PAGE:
Judy Hawkins: The Nature of Process in Art and Life
Like many artists, I feel more comfortable making art than talking about it. I have discovered, however, that it is a worthwhile experience to try to articulate my artistic process.
My approach to painting is an emotional, intuitive process. My paintings continue to go through changes and transformations. Sometimes, it is easy for me to be seduced by the details of a painting -- the way paint drips, serendipitous color combinations, and exuberant brushstrokes. Often I can only see the whole when time has passed and I can look at one of my paintings from a different perspective. Ric Campman talked about a painting never being finished -- he used the word "pause" to describe a painting at a given point of time. Artist Helen Hawes describes her work as going through past lives, current lives, and future lives. This perspective has been liberating for me. I believe transformation of a painting from one stage to the next parallels personal growth -- each new sensation or experience altering me in some way. Each time I paint I bring a new perspective and vocabulary to my work.
I am getting much bolder about repainting finished paintings, using them as a jumping off point for new paintings. While my painting style is very recognizable, it is continually evolving, sometimes expressed more abstractly and sometimes more realistically. My inspiration always comes from my deep connection to nature.
Inspiration - The continually changing New England landscape and the vastness of the Southwest inspire my paintings and my impressions are conveyed through bold color and gestural brushwork. I have lived and painted in Vermont since the early sixties and have spent time and painted near Big Bend Texas, where we have a rustic adobe house.
Recollections - Moods are evoked by the places I've seen and I recall them in my studio. The sensual wealth that surrounds us is transformed into my own appreciation and sense of place. I draw inspiration and energy from dramatic skies, constantly changing light and the intimate details of nature as well as its infinite scale.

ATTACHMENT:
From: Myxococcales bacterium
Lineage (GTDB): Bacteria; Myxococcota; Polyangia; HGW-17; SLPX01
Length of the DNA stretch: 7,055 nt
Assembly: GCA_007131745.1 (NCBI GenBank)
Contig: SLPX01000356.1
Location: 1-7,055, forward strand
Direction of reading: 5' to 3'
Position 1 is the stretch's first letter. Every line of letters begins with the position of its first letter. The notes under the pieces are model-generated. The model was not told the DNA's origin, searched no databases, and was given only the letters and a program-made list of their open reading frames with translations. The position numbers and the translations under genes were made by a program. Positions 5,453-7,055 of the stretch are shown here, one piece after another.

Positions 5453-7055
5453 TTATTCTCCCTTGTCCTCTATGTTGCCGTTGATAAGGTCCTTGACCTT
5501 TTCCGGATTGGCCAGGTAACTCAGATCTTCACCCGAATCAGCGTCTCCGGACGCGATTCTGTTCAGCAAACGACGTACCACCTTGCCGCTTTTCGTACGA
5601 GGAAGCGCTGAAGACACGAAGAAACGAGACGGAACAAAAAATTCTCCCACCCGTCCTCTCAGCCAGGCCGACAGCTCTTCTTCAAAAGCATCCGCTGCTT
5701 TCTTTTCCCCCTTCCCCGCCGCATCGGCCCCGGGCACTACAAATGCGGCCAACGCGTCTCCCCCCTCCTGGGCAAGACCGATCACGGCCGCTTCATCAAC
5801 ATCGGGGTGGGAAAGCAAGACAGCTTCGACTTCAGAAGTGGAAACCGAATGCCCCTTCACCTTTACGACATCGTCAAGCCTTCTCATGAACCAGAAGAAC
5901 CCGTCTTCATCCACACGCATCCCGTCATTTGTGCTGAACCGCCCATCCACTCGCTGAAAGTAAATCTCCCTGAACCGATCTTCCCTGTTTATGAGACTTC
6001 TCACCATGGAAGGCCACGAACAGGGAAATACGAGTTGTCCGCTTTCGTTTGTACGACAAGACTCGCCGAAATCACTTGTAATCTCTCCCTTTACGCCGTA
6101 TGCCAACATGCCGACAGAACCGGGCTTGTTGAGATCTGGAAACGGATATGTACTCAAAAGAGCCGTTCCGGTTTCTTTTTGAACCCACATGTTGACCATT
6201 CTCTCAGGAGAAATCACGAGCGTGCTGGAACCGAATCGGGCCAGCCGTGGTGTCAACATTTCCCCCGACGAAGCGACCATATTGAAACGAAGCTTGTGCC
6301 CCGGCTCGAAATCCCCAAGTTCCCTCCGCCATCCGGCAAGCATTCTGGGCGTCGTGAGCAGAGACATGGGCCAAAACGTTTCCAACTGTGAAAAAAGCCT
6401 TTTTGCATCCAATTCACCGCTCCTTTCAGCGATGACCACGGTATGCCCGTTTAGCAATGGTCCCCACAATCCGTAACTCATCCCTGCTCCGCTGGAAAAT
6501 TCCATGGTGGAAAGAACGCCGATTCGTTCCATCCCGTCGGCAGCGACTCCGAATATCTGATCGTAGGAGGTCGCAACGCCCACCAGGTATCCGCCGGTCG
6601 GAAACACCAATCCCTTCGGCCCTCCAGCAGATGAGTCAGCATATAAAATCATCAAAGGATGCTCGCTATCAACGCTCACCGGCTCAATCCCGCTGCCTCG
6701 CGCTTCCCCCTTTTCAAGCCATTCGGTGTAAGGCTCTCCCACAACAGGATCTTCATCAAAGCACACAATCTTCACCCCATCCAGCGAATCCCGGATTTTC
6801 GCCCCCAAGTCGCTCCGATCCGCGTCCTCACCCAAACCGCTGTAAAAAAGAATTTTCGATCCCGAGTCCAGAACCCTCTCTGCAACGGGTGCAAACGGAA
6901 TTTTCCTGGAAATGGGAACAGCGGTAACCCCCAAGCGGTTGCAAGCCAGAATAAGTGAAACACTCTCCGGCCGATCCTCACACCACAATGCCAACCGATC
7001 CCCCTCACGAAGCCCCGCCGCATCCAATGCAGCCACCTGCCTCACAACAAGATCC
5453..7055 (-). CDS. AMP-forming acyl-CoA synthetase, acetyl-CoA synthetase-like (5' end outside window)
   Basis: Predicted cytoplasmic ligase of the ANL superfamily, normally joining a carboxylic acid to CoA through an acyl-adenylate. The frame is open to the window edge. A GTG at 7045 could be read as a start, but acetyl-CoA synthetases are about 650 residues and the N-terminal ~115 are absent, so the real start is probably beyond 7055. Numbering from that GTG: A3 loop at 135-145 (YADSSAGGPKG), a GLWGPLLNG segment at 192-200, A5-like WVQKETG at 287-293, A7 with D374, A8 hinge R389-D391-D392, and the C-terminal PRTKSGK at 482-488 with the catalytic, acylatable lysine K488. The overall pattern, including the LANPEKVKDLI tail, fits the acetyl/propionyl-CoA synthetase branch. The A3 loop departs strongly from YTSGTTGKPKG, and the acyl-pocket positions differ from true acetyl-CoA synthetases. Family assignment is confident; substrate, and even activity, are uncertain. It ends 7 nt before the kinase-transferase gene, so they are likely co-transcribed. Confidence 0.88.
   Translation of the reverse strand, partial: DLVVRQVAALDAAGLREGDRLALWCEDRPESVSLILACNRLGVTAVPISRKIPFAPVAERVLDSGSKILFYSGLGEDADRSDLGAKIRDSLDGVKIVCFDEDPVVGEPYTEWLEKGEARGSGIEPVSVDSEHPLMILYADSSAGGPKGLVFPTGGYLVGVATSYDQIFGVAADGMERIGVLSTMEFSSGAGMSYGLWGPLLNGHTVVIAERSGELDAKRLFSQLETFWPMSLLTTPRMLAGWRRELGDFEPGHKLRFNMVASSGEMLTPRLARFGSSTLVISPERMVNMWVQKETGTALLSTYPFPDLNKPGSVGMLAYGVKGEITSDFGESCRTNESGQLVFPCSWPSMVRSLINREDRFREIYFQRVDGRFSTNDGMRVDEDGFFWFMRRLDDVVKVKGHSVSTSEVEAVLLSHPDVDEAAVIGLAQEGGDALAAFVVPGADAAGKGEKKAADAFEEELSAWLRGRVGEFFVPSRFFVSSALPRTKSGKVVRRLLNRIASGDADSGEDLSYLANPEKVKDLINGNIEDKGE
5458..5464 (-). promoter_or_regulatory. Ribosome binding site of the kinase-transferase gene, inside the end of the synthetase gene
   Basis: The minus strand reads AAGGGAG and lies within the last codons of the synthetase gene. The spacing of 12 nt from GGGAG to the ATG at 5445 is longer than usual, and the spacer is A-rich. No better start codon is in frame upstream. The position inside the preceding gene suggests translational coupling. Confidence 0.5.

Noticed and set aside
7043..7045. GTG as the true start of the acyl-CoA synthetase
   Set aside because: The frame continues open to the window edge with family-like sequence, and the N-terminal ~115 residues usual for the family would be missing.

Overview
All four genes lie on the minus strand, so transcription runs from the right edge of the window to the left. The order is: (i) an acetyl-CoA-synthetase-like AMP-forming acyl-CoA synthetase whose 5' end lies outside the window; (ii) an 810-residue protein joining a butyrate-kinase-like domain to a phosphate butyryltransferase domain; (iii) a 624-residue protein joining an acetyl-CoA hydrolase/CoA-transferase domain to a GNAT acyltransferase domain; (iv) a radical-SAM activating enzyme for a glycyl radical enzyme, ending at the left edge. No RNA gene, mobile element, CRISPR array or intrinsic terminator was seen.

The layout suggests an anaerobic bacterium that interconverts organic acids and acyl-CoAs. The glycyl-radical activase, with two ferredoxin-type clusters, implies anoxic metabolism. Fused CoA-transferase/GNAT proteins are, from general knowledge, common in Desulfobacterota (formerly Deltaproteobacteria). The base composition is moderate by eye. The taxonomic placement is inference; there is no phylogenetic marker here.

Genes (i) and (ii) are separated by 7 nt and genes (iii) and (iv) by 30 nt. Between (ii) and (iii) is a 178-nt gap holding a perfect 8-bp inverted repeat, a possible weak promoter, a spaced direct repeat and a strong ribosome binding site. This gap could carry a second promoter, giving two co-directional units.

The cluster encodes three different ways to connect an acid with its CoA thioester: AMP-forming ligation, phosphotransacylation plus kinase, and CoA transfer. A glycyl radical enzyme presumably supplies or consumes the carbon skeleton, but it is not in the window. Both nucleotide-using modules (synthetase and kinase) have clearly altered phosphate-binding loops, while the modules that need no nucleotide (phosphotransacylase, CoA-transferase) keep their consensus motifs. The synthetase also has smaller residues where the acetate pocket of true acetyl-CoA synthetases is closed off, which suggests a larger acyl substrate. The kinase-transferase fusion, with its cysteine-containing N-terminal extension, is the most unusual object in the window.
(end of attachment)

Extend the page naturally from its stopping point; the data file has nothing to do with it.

Explorations - Recent paintings explore water in varied dimensions, from the pond bottom through layers of water, to surface tension and reflection, to water splashes and ripples.
Process - I begin a new painting at the top and work my way down, working quickly to establish mood through color and composition. I allow the paint, drips and accidental color combinations to guide my vision. I use orange, brown, green and shades of gray in my skies to create the mood and feeling of weather, skies and water. Painting larger has allowed me to be more spontaneous and explore paint in a different way. Creating a painting is often full of frustration when I can't get it to "work," but when my inner vision does materialize, it is one of the most exciting feelings.
My paintings have a luminous, rich quality created by laying down thin glazes of oil paint on paper, canvas or panel. Layers are built up slowly after each has been softened and blended. I remove paint with turpentine and rags, re-apply, and remove again, repeating the process until the painting "works" and excites me. My finished paintings often don't resemble their beginnings; they go through a continual process of change. With a combination of persistence and luck, an exciting painting may result.
"As she reinterprets the natural world, Hawkins paints with supreme confidence, a mature yet evolving personal aesthetic, and a total mastery of color. . . . All of Hawkins paintings are structurally robust. When her colors become equally exciting, the paintings truly sing."
Copyright 2009, Gallery Walk, Brattleboro, Vermont